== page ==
India asks Malaysia to extradite bombing suspect

Investigators hone in on key suspect, an Iranian national, in embassy bombing; Indian Muslims to protest Kazmi's arrest.

Israeli vehicle is towed away from embassy_390 (photo credit: Reuters)
Israeli vehicle is towed away from embassy_390
(photo credit: Reuters)
NEW DELHI – Investigators have zeroed in on the key conspirator, an Iranian national, behind the February 13 bombing of an Israeli embassy car, and want him extradited from Malaysia where he is currently in police custody.
Delhi Police have sought the assistance of India’s Central Bureau of Investigation, which deals with international crime, in securing the extradition of Masod Sedaghatzadeh. Interpol has been approached to issue a “Red Corner” notice.
A court here has issued an “open warrant” for Sedaghatzadeh’s arrest, which is a prerequisite.
According to sources, Sedaghatzadeh was the head of the “terror module” which had planned similar bombings targeted at Israeli Embassy personnel in Bangkok. The Bangkok plot fell apart when one of the terrorists, an Iranian national, blew up the bombs he was carrying, along with his legs.
Sedaghatzadeh is believed to have also “guided the bombers in Delhi.”
Police said Houshang Afshar Irani, the Iranian who allegedly planted the “sticky bomb” on the Israeli Embassy car in Delhi, “was in touch with Sedaghatzadeh.”
The Iranian mastermind behind the Delhi attack has been charged under the tough anti-terror Unlawful Activities Prevention Act, the Explosives Substances Act and the Indian Penal Code.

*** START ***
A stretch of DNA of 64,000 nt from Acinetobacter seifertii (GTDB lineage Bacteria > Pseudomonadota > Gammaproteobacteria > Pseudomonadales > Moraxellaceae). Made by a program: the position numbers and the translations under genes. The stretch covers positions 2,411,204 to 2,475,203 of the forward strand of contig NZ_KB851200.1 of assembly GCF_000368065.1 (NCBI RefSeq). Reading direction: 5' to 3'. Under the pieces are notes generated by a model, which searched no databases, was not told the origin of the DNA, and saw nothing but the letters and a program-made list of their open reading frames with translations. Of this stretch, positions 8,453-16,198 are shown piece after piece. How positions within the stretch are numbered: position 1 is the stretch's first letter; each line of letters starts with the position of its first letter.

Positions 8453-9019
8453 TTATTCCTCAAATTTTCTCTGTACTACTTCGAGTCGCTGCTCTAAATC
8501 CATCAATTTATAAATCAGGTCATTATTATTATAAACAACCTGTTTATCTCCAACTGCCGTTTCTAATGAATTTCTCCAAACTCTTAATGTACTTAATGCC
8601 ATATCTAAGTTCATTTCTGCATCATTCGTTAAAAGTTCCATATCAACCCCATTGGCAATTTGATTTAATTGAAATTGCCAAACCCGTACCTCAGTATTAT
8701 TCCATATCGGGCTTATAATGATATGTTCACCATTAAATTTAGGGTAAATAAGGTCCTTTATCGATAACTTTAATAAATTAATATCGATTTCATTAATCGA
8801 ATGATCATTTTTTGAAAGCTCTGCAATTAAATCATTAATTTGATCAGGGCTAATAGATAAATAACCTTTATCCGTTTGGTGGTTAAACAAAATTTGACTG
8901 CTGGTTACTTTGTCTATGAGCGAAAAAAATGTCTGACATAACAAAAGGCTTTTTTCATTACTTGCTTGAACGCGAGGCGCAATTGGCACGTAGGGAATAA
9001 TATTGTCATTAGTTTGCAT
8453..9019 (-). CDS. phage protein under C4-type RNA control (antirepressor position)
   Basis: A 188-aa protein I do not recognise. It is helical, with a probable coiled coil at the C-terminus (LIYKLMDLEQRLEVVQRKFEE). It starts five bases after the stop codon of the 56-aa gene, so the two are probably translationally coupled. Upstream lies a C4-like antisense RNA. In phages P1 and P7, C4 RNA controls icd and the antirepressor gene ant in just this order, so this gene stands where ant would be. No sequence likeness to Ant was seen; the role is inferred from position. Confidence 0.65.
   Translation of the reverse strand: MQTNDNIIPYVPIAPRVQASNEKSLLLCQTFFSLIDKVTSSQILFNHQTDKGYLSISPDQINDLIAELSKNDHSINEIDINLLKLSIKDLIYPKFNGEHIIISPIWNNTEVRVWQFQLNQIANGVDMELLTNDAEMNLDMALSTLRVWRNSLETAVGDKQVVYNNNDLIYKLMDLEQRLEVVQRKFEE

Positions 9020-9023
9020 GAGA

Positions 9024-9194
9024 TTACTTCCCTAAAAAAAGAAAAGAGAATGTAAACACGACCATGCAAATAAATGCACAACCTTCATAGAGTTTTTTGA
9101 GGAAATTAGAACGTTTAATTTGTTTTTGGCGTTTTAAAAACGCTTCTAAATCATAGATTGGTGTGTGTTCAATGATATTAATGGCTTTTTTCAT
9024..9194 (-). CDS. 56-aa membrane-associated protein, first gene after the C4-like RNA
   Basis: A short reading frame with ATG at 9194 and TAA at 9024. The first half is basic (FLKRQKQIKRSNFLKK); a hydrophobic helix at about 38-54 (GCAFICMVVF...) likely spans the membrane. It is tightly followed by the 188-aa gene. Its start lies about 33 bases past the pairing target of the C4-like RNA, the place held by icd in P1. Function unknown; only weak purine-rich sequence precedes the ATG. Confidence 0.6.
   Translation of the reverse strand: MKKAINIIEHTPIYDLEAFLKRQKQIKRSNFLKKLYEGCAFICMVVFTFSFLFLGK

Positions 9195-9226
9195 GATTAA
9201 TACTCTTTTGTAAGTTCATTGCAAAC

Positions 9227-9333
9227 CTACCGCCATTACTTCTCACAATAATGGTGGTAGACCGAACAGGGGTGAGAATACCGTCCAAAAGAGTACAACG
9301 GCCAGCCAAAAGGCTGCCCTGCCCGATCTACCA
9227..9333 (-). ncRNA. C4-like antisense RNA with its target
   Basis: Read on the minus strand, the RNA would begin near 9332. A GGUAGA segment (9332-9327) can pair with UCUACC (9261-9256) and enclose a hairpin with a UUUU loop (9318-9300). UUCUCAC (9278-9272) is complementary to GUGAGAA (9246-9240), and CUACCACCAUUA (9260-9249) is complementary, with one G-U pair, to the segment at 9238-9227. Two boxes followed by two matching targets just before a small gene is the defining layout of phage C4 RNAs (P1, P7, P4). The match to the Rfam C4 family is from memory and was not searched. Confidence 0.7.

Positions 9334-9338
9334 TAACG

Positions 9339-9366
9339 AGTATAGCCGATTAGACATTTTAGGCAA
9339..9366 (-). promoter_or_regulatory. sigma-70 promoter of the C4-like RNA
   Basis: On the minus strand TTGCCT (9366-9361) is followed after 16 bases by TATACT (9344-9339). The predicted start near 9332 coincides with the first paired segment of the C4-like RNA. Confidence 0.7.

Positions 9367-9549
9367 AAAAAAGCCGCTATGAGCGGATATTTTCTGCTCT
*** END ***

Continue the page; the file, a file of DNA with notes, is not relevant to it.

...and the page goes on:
According to the police, scrutiny of the record of telephone calls from and to Delhi has revealed that Sedaghatzadeh was in touch with Irani. The calls are also believed to show the involvement of Indian journalist Syed Mohammed Ahmad Kazmi who was arrested on March 6. Kazmi’s call records show he was in contact with Irani.
On Friday, Delhi Police began the formal process of securing Interpol Red Corner notices against three other Iranians – Houshang Afshar Irani, Syed Ali Mahdiansadr and Mohammadreza Abolghasemi. Open warrants have been issued against them too.
The police believe they carried out the bombing and left India soon after that. Sources said the investigators “have a fair idea” of where they are at the moment. But there has been no official comment.
Investigations have led the police to believe that the Iranian conspirators conducted the first reconnaissance of the area around the Israeli Embassy in the heart of Delhi in May 2011. The information was used to prepare the blueprint for the attack.
The conspirators returned to Delhi in January and fine-tuned their plan after studying the pattern of arrivals and departures by diplomats and personnel at the embassy.
Kazmi, who insists he is innocent and has been “falsely framed” by the police, has approached a local court with the complaint that he is being “interrogated by Mossad agents.” The police have denied the allegation.
Supporters of Kazmi, a Shia, have been trying to mobilize protesters to rally for his release. A Shia scholar on Saturday told journalists that “members of the [Shia] community would stage a march in Lucknow [capital of the State of Uttar Pradesh which has a sizable Muslim and Shia population] on March 23 and lay siege to Parliament on March 26 to protest Kazmi’s arrest.”
The police, however, are standing firm with investigators insisting that they have stacked up irrefutable evidence against Kazmi to prove his involvement in the February 13 attack.